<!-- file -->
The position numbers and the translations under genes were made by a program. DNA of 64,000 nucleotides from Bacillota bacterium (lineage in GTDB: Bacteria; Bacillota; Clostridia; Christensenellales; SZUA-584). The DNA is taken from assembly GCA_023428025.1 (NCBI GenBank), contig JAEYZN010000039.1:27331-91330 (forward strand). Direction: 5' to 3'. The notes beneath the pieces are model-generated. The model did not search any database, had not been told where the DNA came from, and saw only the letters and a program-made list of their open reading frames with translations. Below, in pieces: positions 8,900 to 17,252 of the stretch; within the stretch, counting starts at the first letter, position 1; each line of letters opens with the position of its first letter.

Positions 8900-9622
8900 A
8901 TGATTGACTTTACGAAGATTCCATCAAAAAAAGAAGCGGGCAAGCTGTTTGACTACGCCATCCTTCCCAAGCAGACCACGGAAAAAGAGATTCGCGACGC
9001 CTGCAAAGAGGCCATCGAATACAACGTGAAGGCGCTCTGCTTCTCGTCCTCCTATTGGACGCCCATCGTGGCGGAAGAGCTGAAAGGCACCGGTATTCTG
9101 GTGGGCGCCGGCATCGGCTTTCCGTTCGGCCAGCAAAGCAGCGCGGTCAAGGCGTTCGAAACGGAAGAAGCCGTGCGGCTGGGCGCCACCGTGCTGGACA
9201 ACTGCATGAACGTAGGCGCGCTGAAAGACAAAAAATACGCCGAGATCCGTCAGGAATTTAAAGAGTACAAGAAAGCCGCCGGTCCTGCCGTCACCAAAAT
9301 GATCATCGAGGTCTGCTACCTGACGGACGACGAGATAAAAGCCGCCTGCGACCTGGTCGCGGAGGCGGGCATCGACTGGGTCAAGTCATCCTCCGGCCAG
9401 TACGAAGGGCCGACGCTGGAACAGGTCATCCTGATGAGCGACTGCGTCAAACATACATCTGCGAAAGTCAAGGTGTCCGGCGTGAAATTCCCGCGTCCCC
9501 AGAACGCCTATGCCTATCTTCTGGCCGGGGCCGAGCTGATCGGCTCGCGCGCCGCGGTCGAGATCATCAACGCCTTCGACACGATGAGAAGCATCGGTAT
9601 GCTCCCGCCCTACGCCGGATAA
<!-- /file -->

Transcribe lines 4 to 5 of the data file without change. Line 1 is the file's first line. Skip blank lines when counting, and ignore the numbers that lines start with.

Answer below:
8901 TGATTGACTTTACGAAGATTCCATCAAAAAAAGAAGCGGGCAAGCTGTTTGACTACGCCATCCTTCCCAAGCAGACCACGGAAAAAGAGATTCGCGACGC
9001 CTGCAAAGAGGCCATCGAATACAACGTGAAGGCGCTCTGCTTCTCGTCCTCCTATTGGACGCCCATCGTGGCGGAAGAGCTGAAAGGCACCGGTATTCTG